That all changed in March.
The coronavirus pandemic sent students and teachers home, forcing schools in the U.S. and around the world to move classrooms online.
Asha Choksi is head of research for Pearson Education. She saw the move to online learning as a chance to improve higher education. “What it’s done is, it’s actually given a lot more power to students in terms of how, when and where they learn,” she said.
However, Stephanie Hall of the policy research group The Century Foundation argued that online education can never really replace in-person learning in fields like healthcare and teaching.
Hall said, “Students need to experience…what it is they’re learning about, reading about or hearing about in the classroom. And I don’t know yet the degree to which technology can facilitate that.”
The health crisis also made it difficult for international students to stay in the United States. And it prevented U.S. students from studying in other countries.
Bryan Alexander is a professor at Georgetown University. He said the experience could push more colleges to develop online education. He warned, however, that might not happen if students have “poor online experiences, or if the coronavirus fades into being just another flu strain.”
Hardship for rural and disadvantaged students
As the year went on, it became clear that low-income communities and students in rural areas were not equipped for online education.
Only half of the students in the city of Philadelphia had computers and home internet service. It took some time but officials and businesses finally stepped in to provide equipment and service. In rural areas of South Carolina without internet service, the state sent buses equipped with wi-fi internet to help.
Students around the world faced similar problems.
UNESCO reported in April that only half of the world’s learners could take part in distance learning. In places like Bangladesh and Afghanistan, lack of electricity and internet service kept students from continuing their studies at home.
Many countries, including Sri Lanka, Columbia, Ecuador, Chile and Haiti used radio and television broadcasts to provide education for at-home students.
Diana Lopez is a teacher in Funza, a town near Bogota with 10,000 public school students. She said, “The radio lessons give children a space to develop their reading and writing skills and also show them that their teachers are still with them.”
Mental health and pandemic effects
Educators, however, worried about the mental health of students who could not attend school or see their friends.
Frank Chen is a psychiatrist who has worked with college-age young adults. He said college can be a difficult experience for students with or without mental health issues, as they balance work, studies and personal relationships. A major event like the pandemic makes it very difficult to predict what the long-term psychological effects might be.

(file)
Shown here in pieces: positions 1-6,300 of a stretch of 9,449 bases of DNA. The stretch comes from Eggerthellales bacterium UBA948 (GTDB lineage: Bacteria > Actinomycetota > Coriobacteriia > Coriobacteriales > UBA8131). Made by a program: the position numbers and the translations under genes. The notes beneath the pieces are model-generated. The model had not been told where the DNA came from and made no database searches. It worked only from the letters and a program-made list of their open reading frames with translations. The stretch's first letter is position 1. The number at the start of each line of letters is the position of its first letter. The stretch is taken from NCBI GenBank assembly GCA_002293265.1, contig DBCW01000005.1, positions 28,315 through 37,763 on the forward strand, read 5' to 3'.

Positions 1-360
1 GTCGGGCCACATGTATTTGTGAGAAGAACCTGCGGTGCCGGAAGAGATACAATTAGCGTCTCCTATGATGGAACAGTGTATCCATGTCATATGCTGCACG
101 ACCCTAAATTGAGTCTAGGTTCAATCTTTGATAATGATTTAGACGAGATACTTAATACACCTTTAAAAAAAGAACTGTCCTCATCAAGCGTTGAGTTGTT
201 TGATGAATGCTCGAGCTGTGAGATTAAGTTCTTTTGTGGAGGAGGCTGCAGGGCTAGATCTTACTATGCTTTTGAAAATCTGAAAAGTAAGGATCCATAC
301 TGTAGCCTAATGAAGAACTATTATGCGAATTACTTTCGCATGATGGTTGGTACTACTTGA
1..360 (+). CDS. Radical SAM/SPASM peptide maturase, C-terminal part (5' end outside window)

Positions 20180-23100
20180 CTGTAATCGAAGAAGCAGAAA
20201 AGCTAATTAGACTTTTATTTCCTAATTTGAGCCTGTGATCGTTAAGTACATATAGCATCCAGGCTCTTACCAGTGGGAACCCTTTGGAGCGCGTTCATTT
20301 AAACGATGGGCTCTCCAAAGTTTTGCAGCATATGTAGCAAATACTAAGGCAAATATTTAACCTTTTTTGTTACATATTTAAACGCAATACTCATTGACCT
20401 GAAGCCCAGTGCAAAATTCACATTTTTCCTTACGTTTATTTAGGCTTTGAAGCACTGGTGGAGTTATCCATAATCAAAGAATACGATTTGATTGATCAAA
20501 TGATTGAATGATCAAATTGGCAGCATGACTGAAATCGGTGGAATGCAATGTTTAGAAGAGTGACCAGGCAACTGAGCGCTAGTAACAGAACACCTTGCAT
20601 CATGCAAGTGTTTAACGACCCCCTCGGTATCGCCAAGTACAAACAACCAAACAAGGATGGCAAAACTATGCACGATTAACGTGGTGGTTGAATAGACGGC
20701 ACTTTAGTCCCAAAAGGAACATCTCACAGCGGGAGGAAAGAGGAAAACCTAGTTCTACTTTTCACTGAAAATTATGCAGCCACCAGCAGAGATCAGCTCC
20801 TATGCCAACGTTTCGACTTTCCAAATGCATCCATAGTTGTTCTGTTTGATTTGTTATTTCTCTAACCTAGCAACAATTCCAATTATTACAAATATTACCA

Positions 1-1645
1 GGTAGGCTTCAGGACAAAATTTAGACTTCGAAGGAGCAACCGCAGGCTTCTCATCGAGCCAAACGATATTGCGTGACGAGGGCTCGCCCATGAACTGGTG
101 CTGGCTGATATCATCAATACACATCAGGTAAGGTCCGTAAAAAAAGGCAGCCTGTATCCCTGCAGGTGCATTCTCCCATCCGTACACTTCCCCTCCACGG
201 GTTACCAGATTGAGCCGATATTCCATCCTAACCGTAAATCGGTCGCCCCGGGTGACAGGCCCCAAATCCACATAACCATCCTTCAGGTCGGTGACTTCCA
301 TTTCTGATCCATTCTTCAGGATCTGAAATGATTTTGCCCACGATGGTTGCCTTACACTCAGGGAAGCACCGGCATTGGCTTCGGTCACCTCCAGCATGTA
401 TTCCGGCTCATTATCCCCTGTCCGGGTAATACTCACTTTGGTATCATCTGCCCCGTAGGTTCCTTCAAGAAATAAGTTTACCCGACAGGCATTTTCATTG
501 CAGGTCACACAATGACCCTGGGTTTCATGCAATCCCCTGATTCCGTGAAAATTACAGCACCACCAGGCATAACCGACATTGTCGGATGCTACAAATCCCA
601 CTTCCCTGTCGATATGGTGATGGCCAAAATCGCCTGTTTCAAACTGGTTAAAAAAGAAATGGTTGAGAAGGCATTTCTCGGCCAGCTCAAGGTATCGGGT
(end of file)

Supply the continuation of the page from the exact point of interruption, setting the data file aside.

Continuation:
“I don’t think that there’s another event in the history of the people who are alive now that can really measure up to this,” said Chen.
In the state of Virginia, fifth-grade teacher Aileen Watts said she and other teachers built in activities to help students reduce anxiety. Classes took “brain breaks,” which meant stopping the lesson to play a short game or even do a dance. And, if a child was feeling anxious, he or she could partner with someone to help calm those emotions.
Back into the classroom
In August, parents, teachers and politicians debated on whether U.S. schools should reopen. Meanwhile schools in countries where the pandemic was under more control, such as in Europe, South Korea and Vietnam, were able to reopen successfully.
As U.S. schools reopened, the tragic result was the death of teachers and infection of children with COVID-19. In the state of Mississippi, there were 604 cases among school teachers and workers by mid-September.
Randi Weingarten is president of the American Federation of Teachers. She said, “If community spread is too high, as it is in Missouri and Mississippi, if you don’t have the infrastructure of testing, and if you don’t have the safeguards that prevent the spread of viruses in the school, we believe that you cannot reopen in person.”
I’m Jill Robbins.
Jill Robbins adapted this story based on Learning English education coverage in 2020. Hai Do was the editor.
Words in This Story
facilitate – v. to make something easier
fade – v. to lose force or strength
strain – n. a specific kind of closely related living things including germs
psychological – adj. of or relating to the mind
anxiety - n. fear or nervousness about what might happen
infrastructure - n. the basic equipment and structures (such as roads and bridges) that are needed for a country, region, or organization to function properly
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